INTERVIEWS, REVIEWS & RELATED ARTICLES
Resident Advisor MAY 7, 2018 - by Joe Muggs
BRIAN ENO: MUSIC FOR INSTALLATIONS
It's slightly peculiar that Brian Eno's image these days is more as the great public intellectual of the music world than for his contemporary records. Thing is, for all his wry and avuncular delivery, his provocations aren't always that fully-formed. Trump is a useful shock to the system? Artists should avoid getting jobs? Pop music marked a cultural swing away from individualism? Really? The real problem is that the focus on this wisecracking conceptualism can distract from the fact that he still deserves to be appreciated as a musician first. On this box set of ambient music composed for his art pieces, he's at his best. There are twenty-four tracks here, ranging from three minutes to forty-four, all designed to play in the background while people view artworks. They are very much in the mode of Eno's idea of ambient music as high-class wallpaper. That really does mean high class: just like the real-life wallpaper that Eno designed, which sells for £50 a roll, or like expensive perfume, his ambient music has a way of making any space it's played in feel classier, more aesthetically pleasing.
It's easy to look down on music that serves this function, but that would be to ignore the real radicalism of what Eno has always done with his ambient records. Unlike the work of interior designers and perfumers, ambient music offers a democratic, affordable tool for transforming spaces. Music For Installations doesn't offer a single listening experience: these tracks make far more sense looped, either alone or in small groups, to create a particular, sustained mood. Whether it's the wistful, stare-at-the-horizon sustain on the electric piano notes of Five Light Paintings, or the subterranean hisses and rumbles of Liquidambar, each has a distinct mood with a distinct purpose.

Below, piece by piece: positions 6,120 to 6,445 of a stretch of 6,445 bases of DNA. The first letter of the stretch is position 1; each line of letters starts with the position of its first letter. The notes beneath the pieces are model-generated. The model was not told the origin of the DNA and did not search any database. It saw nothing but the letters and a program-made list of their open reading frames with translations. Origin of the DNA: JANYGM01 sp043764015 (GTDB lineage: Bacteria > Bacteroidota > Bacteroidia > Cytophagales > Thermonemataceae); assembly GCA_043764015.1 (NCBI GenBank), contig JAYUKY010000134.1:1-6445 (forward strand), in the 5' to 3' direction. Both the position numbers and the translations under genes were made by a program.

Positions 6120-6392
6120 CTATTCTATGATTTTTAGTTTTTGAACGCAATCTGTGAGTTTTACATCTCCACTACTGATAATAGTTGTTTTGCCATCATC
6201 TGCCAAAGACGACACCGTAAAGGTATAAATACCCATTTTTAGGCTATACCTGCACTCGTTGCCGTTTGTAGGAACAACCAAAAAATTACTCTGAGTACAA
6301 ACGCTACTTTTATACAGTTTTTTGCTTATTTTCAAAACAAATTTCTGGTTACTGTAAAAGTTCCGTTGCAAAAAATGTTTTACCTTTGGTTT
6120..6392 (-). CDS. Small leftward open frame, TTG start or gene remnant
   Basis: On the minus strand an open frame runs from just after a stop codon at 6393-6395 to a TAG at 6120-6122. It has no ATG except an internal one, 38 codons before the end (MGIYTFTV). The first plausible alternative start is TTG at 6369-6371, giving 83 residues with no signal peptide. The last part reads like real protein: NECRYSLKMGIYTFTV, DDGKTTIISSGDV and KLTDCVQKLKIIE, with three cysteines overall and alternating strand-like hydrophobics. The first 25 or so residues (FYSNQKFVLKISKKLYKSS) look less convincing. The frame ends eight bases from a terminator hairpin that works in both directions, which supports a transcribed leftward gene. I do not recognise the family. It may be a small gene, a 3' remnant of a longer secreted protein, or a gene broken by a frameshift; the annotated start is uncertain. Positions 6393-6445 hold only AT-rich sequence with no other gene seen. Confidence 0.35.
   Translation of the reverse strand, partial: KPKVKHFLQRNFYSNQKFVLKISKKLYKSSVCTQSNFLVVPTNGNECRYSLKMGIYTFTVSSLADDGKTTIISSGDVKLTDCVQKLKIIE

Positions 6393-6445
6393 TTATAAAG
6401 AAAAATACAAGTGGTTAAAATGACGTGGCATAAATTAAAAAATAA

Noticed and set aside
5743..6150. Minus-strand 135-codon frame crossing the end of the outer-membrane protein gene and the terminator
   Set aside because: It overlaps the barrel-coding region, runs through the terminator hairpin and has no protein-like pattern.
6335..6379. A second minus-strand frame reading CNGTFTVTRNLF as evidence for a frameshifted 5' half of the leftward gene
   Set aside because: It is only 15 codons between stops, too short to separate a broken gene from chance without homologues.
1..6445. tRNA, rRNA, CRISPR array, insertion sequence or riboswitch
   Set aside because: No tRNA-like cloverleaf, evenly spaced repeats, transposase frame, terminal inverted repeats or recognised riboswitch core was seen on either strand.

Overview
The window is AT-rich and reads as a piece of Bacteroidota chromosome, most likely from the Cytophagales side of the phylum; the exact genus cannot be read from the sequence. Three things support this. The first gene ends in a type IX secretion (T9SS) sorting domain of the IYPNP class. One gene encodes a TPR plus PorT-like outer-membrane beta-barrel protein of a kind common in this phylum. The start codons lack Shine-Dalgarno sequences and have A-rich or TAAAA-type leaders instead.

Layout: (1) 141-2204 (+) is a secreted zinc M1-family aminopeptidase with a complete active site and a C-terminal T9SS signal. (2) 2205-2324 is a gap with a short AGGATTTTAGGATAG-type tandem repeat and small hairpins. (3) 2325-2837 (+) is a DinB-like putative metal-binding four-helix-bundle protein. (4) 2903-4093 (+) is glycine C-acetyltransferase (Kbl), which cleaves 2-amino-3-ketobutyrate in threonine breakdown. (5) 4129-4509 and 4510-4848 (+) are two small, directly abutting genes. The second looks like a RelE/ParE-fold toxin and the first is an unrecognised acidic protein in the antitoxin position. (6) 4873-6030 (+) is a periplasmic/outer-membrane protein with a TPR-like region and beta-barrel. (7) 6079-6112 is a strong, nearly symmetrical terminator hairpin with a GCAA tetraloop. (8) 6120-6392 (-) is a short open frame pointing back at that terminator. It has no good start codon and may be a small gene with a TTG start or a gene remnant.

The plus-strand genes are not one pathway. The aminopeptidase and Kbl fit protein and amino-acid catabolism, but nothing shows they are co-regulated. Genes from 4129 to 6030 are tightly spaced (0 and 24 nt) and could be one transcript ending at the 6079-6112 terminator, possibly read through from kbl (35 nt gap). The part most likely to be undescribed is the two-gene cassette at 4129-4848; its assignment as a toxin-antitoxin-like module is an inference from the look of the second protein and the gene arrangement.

Some tracks, like the sunlight-through-dust vibe of Kazakhstan, are general purpose, something you could happily leave on repeat all day whatever your mood. Others are more attention-grabbing. Take the shadowy mysteries of Surbahar Sleeping Music, or the ecstatic fizzing of All The Stars Were Out, which are unlikely to be what you'd pick for eating your breakfast to. But like a purple light or bitter incense, they create very particular, intense atmospheres. So, for all that one might think of ambient music as the ultimate in passive listening, these pieces ask you to make decisions about what mood you want to create, even how you want to live. This is where Eno's brilliance lies: in his natural understanding of sound as tool, as environment, as cognitive enhancer, and his ability to encode all of that in his own music.
TRACKLIST: [DISC 1] Music From Installations Kazakhstan / The Ritan Bells / Five Light Paintings / Flower Bells [DISC 2] 77 Million Paintings 77 Million Paintings [DISC 3] Lightness: Music For The Marble Palace Atmospheric Lightness / Chamber Lightness [DISC 4] I Dormienti / Kite Stories I Dormienti / Kites I / Kites II / Kites III [DISC 5] Making Space Needle Click / Light Legs / Flora And Fauna/Gleise 581d / New Moons / Vanadium / All The Stars Were Out / Hopeful Timean Intersect / World Without Wind / Delightful Universe (Seen From Above) [DISC 6] Music For Future Installations Unnoticed Planet / Liquidambar / Sour Evening (Complex Heaven 3) / Surbahar Sleeping Music